In the FE model the pre-buckling state is created by means of applied forces, and hence it is convenient to rewrite Equation (6) in terms of the acting compression force F y = σ y A and the shear flow q s = τ x y / t s k , where A is the cross-sectional area of the skin-stringer assembly and t s k is the skin thickness. Hence, the failure index for combined buckling of one representative cell F I c e l l is:
F I c e l l = F y F c r + q s q c r 2
and to prevent failure, F I c e l l must be constrained such as:
F I c e l l 1
The acting force F y is determined with the actual compressive stress due to bending σ y , calculated for the entire cross-section using Equation (1) for a idealized wing box section, as illustrated in Figure 7a. Similarly, the shear flow q s over the wing box section is calculated using Equation (2), as illustrated in Figure 7b. In order to determine the most stressed representative cell, the interaction curve equation is evaluated for all possible combinations of the ith stringer in the panel with the adjacent jth skin pocket. Conservatively, the stiffened panel bay is sized based on the most critical representative cell within the entire bay. The critical failure index for combined buckling, I c r , is calculated considering the F I c e l l calculated for every cell, such that:
F I c r = max F I c e l l

3. Methodology for the Design and Optimization

3.1. Design Parameterization

The parameters controlling the design are separated into geometric and stiffness variables. The geometric variables are shown in Figure 4: t s t r and h, the thickness and height of the stiffener’s web, respectively; b s t r , the width of the stiffener’s base; and t s k and b, the thickness and width of the skin segment, respectively. Note that the longitudinal length of the representative cell was assumed to be constant and equal to 800   mm .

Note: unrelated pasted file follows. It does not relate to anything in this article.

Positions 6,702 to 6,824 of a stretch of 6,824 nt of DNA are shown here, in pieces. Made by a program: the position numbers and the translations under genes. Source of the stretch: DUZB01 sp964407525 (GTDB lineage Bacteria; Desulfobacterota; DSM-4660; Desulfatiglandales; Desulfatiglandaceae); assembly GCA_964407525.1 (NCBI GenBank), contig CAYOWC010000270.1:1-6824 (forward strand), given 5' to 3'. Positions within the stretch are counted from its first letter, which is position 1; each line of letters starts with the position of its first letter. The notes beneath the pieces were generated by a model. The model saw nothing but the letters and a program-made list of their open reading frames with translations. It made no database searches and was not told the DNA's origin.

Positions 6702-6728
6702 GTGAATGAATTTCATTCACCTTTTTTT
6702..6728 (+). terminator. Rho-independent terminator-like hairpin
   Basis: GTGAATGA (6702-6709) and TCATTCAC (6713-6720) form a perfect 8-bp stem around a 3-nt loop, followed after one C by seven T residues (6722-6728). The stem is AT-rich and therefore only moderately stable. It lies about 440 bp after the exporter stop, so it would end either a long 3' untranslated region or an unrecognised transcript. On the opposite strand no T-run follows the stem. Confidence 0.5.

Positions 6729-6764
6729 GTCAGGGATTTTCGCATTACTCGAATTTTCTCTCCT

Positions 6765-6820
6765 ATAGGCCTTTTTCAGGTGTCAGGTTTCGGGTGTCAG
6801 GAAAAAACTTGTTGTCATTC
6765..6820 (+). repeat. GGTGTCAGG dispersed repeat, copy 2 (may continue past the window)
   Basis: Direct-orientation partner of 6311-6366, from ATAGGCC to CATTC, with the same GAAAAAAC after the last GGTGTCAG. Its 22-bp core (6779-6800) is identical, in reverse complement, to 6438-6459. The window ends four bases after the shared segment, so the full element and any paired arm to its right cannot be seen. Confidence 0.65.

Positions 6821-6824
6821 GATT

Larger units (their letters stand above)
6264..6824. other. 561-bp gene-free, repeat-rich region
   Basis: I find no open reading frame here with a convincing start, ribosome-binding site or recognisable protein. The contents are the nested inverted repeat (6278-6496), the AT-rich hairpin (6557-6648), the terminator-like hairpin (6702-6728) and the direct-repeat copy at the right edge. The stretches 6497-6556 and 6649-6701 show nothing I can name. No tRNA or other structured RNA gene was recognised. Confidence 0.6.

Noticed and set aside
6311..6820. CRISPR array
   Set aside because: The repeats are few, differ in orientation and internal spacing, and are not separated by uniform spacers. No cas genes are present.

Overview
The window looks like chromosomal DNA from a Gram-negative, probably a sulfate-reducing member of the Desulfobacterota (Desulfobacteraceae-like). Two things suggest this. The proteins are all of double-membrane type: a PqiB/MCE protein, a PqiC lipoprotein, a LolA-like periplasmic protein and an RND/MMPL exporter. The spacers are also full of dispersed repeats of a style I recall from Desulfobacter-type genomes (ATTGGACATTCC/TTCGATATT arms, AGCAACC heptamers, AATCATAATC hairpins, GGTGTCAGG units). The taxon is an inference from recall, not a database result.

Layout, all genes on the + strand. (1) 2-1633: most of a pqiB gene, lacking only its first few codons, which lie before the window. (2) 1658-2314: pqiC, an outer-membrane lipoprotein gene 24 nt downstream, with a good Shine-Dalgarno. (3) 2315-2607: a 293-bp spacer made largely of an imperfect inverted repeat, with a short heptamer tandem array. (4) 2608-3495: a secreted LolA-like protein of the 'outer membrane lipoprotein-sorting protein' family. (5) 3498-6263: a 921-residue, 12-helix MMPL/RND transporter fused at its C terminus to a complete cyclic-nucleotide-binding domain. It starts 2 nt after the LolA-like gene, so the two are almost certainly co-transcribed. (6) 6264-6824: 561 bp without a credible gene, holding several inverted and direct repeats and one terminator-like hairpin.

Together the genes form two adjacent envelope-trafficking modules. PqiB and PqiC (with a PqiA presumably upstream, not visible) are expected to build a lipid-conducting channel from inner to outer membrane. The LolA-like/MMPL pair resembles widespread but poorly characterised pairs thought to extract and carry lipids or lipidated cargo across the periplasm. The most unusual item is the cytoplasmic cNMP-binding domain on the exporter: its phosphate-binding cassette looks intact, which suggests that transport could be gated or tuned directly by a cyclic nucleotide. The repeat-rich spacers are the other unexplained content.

The design variables and respective SI units are:
  • Width of the representative cell [m]: b;
  • Stringer height [m]: h;
  • Stringer base width [m]: b s t r ;
  • Number of skin plies at 0 : n 0 s k ;
  • Number of skin plies at 45 : n ± 45 s k ;
  • Number of skin plies at 90 : n 90 s k ;
  • Number of stringer plies at 0 : n 0 s t r ;
  • Number of stringer plies at 45 : n ± 45 s t r ;
  • Number of stringer plies at 90 : n 90 s t r ,
grouped in vector:
x = [ b , h , b s t r , n 0 s k , n ± 45 s k , n 90 s k , n 0 s t r , n ± 45 s t r , n 90 s t r ] T .
The width of the skin segment b is the representative cell width, or the stringer spacing, directly related to the number of stringers in the whole bay panel. In the proposed optimization scheme, the acting force of Figure 3, F, is a function of the design variables x , and consistently calculated for each individual configuration of the stiffened panel representative cell for a given stringer spacing, stringer height and thickness distribution.
Table 1 gives the discrete values for all optimization variables. The discrete values for the stringer spacing b are obtained assuming that a minimum of 5 and maximum of 8 stringers can be used. For b s t r , the minimum dimension is determined based on minimum fastener spacing guidelines [25]; and for h the range is chosen based on arbitrary values that render profiles of proportional dimensions. The variables defining the composite laminates are given by the numbers of unidirectional plies oriented at 0 , ± 45 and 90 for the skin and stringer, named, respectively, n 0 s k ,   n ± 45 s k ,   n 90 s k and n 0 s t r ,   n ± 45 s t r ,   n 90 s t r . Assuming a laminate ply thickness of t p l y = 0.1524 mm, the skin thicknesses is calculated using t s k = t p l y n 0 s k + n ± 45 s k + n 90 s k , and the stringer web thickness using t s t r = 2 t p l y n 0 s t r + n ± 45 s t r + n 90 s t r . Note that at least one layer in each orientation is required, and for ± 45 the layers are changed in pairs to keep the designed laminates balanced. The stacking sequence is ignored in the present approach, meaning that the composite mechanical representation ignores the terms related to shear-extension coupling, bending-twist coupling and bending-extension coupling [26].

3.2. Optimization Pipeline